Saina Nehwal, badminton player. (Image: DC)
Salutation to the incomparable wealth
As Dhanteras signifies the onset of prosperity and well-being. Hindus believe that on this day, Goddess Lakshmi visits their homes to bless them with health, wealth, and prosperity. To welcome her, every household is adorned with colourful rangolis, lit with the warm glow of diyas, and filled with a sense of anticipation. People offer heartfelt prayers to Goddess Lakshmi, seeking her divine grace.
This auspicious day also has a traditional practice where individuals purchase jewellery and utensils made of gold, silver, or brass. These items symbolize wealth and prosperity, and their acquisition is believed to bring good fortune to the family.
Embracing the essence of this age-old tradition, we engaged in conversation with a few individuals who shared their Dhanteras plans.
Shining from within
Diamonds are often referred to as everlasting, embodying love, unwavering commitment, and the purest of intentions. This Dhanteras, I have decided to invest in a diamond bracelet. The diamond bracelet, in its sparkling brilliance, serves as a reflection of our inner beauty – those exceptional qualities that radiate from deep within us, casting a luminous glow on our lives. Just as diamonds endure, so does the love and purity that they represent, forever adorning our spirits with grace and elegance. — Shalini Kandukuri, entrepreneur
I am purchasing some gold, both for my mother and my mother-in-law. They have a fondness for gold, as do many people. It’s a common belief that buying gold or other ornaments on a particular day is associated with improved health and increased prosperity. So, I subscribe to this belief, hoping that it will contribute to better health and increased prosperity for my loved ones. — Saina Nehwal, badminton player
A solitaire ring to ring in hope
This Dhanteras, I’m treating myself to a beautiful solitaire princess-cut ring, not just for its exquisite beauty but also for its symbolism in the circular nature of life. I’ve always had a deep fondness for rings, and this one holds a special place in my heart. May this Dhanteras light up new dreams, fresh hopes, undiscovered avenues, different perspectives, everything bright & beautiful and fill our days with pleasant moments to cherish. — Ananya A Simlai, vice president, HDFC bank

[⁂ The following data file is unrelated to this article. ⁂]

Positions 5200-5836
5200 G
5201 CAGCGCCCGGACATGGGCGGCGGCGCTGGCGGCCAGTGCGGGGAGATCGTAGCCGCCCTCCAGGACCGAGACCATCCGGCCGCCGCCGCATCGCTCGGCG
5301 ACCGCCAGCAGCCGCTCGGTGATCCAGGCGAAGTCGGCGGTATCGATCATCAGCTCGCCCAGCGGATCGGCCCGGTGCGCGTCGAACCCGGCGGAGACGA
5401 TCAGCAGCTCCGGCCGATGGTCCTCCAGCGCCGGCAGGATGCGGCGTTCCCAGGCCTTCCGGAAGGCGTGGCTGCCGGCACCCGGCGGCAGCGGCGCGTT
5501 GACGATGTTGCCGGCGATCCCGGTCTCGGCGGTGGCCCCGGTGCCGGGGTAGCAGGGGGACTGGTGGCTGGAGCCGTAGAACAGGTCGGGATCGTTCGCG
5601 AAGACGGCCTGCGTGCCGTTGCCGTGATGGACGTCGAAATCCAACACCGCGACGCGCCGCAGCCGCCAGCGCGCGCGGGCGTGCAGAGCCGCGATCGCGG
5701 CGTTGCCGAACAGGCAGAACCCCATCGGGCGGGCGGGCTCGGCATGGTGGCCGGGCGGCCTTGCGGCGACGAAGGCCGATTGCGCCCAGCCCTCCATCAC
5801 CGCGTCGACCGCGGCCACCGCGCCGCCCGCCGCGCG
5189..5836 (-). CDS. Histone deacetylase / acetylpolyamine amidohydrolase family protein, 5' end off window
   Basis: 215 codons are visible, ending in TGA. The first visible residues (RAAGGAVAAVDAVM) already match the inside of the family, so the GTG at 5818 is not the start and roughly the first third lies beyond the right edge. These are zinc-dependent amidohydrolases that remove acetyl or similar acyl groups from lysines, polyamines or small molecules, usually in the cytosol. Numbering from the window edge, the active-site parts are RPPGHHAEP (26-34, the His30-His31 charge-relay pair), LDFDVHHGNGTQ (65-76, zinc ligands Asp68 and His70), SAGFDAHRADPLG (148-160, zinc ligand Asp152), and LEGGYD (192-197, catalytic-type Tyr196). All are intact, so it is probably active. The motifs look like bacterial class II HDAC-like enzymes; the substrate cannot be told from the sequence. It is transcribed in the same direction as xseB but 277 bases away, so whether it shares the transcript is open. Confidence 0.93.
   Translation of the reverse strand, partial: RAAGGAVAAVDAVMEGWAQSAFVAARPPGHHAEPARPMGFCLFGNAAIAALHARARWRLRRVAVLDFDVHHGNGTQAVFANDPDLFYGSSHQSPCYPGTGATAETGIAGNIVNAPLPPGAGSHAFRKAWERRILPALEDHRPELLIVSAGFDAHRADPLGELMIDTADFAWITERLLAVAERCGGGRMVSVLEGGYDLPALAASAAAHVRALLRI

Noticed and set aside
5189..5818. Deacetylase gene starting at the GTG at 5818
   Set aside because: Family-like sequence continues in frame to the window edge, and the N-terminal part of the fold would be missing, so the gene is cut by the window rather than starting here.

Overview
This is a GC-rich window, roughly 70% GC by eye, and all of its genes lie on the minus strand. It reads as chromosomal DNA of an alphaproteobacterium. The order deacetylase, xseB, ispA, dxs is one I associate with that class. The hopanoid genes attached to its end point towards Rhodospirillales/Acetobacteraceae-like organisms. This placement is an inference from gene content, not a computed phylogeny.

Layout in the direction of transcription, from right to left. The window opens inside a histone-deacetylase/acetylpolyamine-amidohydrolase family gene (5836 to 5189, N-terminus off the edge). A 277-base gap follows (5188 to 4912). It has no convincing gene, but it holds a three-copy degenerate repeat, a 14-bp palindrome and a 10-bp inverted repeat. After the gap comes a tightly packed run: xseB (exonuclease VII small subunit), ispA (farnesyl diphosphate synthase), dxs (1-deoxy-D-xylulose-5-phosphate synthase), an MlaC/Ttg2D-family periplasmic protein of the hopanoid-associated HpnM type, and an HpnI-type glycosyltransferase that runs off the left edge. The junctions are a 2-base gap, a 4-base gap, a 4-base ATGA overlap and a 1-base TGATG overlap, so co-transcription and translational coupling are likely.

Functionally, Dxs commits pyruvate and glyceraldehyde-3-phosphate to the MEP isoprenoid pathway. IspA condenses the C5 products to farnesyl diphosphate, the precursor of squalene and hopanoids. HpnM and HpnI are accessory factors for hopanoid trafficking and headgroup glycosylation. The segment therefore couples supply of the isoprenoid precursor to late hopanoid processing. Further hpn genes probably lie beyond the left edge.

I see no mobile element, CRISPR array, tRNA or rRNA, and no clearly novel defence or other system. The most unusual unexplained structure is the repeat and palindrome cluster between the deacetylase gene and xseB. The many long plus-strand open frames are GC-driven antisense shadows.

The term dhantera originates from the combination of two words: dhan, which means wealth, and teras, meaning the 13th day of the lunar month. On this day, people pray to goddess Lakshmi and Kuber, the treasurer of the gods. It is considered an auspicious day to buy gold, silver, and steel utensils. It is believed that purchasing these on that day brings good fortune, so I buy a gold coin every year. — Bunty Bajaj, founder, Krsala
On Dhanteras, we embrace tradition and purchase items like gold and silver, not just for their material value, but to welcome Goddess Lakshmi and seek her blessings for wealth and prosperity. With a gold coin I am planning to buy a Tulsi plant, a symbol of good health and spirituality, as a cherished addition to our homes. This day is a reminder of the significance of both material and spiritual abundance.— Deepika Maheshwari, founder & CEO, Billionaires Network
In our family, the act of acquiring silver coins on Dhanteras is deeply ingrained in our tradition, and this year, we continue to uphold this practice. This ritual carries profound significance, as it is believed that procuring silver, often regarded as a symbol of wealth, holds the power to ward off malevolent forces and the shadow of mortality. Silver, in its essence, serves as a harbinger of good fortune, diligently acting as a guardian against negative energies that may encroach upon our lives. Furthermore, it represents a heartfelt gesture of devotion towards Lakshmi Devi, the revered goddess of wealth, encapsulating our sincere aspirations for prosperity and abundance. — Arti Hora, entrepreneur